When are medical treatments worthwhile and when are they futile? This is a complex and often divisive question. Even experienced doctors sometimes disagree about whether to treat, or not to treat.

Take, for example, the controversy surrounding the former director of The Alfred hospital's trauma centre, Thomas Kossmann. In 2007, colleagues accused Dr Kossmann of providing "excessive treatment" to critically ill patients. In 2008, the Victorian Ombudsman accused him of "harvesting patients" to maximise income, and inappropriate billing.

After extensive investigations by the Australian Tax Office, the Transport Accident Commission, WorkSafe and the Medical Practitioners Board, Dr Kossmann was cleared of wrongdoing. Although many issues about Dr Kossmann's work practices have been put to rest, the question about when to treat a critically ill patient remains ongoing and controversial.

In a busy, modern trauma centre, state-of-the-art technologies and cutting edge surgical interventions are standard fare. In this environment, doctors must not only decide what is technically possible but also what is ethically permissible and economically viable.

Today, trauma specialists must decide when to use life-saving technologies. They must make quick decisions about providing, or withholding, treatment that may, or may not, save a person's life. Trauma specialists also make decisions about the costs of saving an individual's life. These are difficult decisions, often made more difficult by the noise, chaos and urgency of a trauma centre.

Some doctors choose to withhold treatment when they consider a patient's prognosis to be poor. They might justify these decisions with calculations about a patient's quality of life. Other doctors believe that all life is valuable, and that every attempt should be made to prolong it.

It is common for doctors working in a trauma centre to adopt a "let's try it and see what happens" approach. It is during the first 24 hours of care that many of the crucial decisions need to be made. Some trauma specialists describe keeping patients alive, even in the short term, as a win.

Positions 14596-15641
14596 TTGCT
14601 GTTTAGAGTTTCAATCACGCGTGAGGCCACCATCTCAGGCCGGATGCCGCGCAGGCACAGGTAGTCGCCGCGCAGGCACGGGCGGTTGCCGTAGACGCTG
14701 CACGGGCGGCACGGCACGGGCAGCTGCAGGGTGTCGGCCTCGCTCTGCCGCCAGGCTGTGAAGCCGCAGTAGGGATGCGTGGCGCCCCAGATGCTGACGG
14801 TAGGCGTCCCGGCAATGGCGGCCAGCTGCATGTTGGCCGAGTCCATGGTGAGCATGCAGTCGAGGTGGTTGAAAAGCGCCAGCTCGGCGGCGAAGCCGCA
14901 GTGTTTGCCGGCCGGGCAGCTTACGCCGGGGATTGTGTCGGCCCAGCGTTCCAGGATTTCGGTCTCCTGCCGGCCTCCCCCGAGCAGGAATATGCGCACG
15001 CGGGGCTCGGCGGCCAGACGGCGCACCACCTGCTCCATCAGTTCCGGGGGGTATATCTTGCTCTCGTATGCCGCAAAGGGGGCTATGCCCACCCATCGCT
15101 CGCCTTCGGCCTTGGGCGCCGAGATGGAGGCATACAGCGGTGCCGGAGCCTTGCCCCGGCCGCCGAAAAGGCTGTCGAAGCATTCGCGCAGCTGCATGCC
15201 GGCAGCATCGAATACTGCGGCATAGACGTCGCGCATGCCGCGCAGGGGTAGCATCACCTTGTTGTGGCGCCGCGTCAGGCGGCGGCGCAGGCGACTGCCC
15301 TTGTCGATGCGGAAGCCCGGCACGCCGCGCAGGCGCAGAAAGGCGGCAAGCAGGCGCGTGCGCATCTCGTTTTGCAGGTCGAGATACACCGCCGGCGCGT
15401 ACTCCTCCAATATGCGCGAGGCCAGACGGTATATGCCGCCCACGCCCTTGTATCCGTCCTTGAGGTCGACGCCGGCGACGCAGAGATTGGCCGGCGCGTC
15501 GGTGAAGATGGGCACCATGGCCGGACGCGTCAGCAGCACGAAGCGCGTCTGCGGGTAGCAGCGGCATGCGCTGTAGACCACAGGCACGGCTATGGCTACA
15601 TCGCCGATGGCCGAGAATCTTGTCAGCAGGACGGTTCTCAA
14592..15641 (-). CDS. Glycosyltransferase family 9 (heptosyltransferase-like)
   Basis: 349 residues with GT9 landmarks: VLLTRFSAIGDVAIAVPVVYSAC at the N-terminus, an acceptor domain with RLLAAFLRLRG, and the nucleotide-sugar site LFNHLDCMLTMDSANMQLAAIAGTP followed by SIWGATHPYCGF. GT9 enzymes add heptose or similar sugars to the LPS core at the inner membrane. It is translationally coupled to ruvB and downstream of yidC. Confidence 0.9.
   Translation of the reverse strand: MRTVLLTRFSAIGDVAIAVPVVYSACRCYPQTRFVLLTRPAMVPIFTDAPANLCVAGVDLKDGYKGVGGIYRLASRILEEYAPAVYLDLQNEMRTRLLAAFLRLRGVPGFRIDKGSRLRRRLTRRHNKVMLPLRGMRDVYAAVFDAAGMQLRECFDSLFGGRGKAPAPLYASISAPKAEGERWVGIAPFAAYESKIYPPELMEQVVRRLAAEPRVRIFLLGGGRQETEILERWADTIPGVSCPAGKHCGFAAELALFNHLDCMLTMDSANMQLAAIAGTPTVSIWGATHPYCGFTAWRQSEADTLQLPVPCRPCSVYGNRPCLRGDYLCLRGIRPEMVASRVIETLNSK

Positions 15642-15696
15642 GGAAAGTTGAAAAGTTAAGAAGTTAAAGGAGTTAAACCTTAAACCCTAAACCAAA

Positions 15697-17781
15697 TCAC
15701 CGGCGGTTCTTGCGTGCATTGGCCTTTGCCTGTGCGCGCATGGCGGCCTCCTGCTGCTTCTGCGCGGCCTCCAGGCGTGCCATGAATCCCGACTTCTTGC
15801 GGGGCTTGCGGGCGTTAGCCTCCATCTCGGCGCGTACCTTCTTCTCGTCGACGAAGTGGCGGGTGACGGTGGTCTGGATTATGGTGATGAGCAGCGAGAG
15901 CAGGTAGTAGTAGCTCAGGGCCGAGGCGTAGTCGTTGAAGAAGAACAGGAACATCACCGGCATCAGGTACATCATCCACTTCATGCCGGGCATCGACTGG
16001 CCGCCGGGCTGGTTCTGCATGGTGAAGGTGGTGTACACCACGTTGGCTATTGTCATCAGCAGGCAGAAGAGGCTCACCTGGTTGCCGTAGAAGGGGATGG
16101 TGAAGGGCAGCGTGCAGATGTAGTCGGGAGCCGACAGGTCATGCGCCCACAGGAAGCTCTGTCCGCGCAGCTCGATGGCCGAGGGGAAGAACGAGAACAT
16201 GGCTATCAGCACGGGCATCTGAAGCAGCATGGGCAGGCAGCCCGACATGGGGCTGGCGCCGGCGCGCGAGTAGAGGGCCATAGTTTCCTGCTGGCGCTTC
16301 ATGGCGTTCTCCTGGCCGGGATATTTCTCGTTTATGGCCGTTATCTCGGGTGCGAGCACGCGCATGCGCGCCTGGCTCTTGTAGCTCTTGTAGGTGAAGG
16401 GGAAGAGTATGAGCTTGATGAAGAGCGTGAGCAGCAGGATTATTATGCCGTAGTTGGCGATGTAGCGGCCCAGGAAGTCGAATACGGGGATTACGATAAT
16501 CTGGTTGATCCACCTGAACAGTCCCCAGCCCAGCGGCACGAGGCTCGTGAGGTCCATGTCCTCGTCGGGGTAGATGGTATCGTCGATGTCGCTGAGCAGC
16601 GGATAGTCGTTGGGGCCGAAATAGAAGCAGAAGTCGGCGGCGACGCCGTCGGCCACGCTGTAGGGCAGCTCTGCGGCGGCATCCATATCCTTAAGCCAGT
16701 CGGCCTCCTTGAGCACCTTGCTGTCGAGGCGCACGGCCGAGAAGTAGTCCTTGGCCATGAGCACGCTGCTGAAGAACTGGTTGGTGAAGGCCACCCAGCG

This principle of "doing everything" to save lives is developed during medical training, fuelled by the fear of legal action and reinforced by financial considerations. However, many doctors recognise that "doing everything" is not always in a patient's best interest.

There are diverse views among health care professionals, consumers and the public about whether an invasive treatment is justified or excessive, whether treatment is futile or worthwhile. There is rarely a right or wrong answer. In many instances, conflicts can be resolved collaboratively at a patient's bed-side. However, in the high pressure world of a busy trauma centre, life and death decisions are left almost entirely to the discretion of the doctor in charge.

Why do we allow these difficult ethical decisions to be made by an individual doctor? We could instead insist on regular and routine reviews that encourage reflection and give voice to a diversity of views. Few trauma surgeons have the time, resources or training to sort through complex ethical problems on their own. Is it simply assumed that medical expertise is enough to ensure that doctors will make the "right decisions"?

Life-saving technologies are accompanied by the responsibility to use these technologies wisely. Perhaps this responsibility could be shared among health care professionals from a range of disciplines, and consumers. Some doctors might argue that you need expert medical knowledge to be competent to judge the issues. But contemporary health care decisions are as much social, economic, ethical and political as they are medical and scientific.

Rather than finger-pointing after crises like that at The Alfred's trauma centre, responsibility for life and death decisions should be shared. Decisions about providing, withholding or withdrawing treatment are contested and would benefit from ongoing scrutiny by a team of health care professionals. These multidisciplinary reviews should be routine and shared openly with the public. In this way, we can all take some responsibility to ensure that life-saving technologies are used justly.

http://www.smh.com.au/opinion/society-a ... 1abs7.html

[comment - all doctors were not created equal, but most important seems to whether they are motivated and empathetic. After visiting numerous doctors I was amazed how different the service was. Like many on this forum I didn't go again to doctors I believed were not offering an acceptable standard of care]


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PostPosted: Tue Feb 15, 2011 8:16 am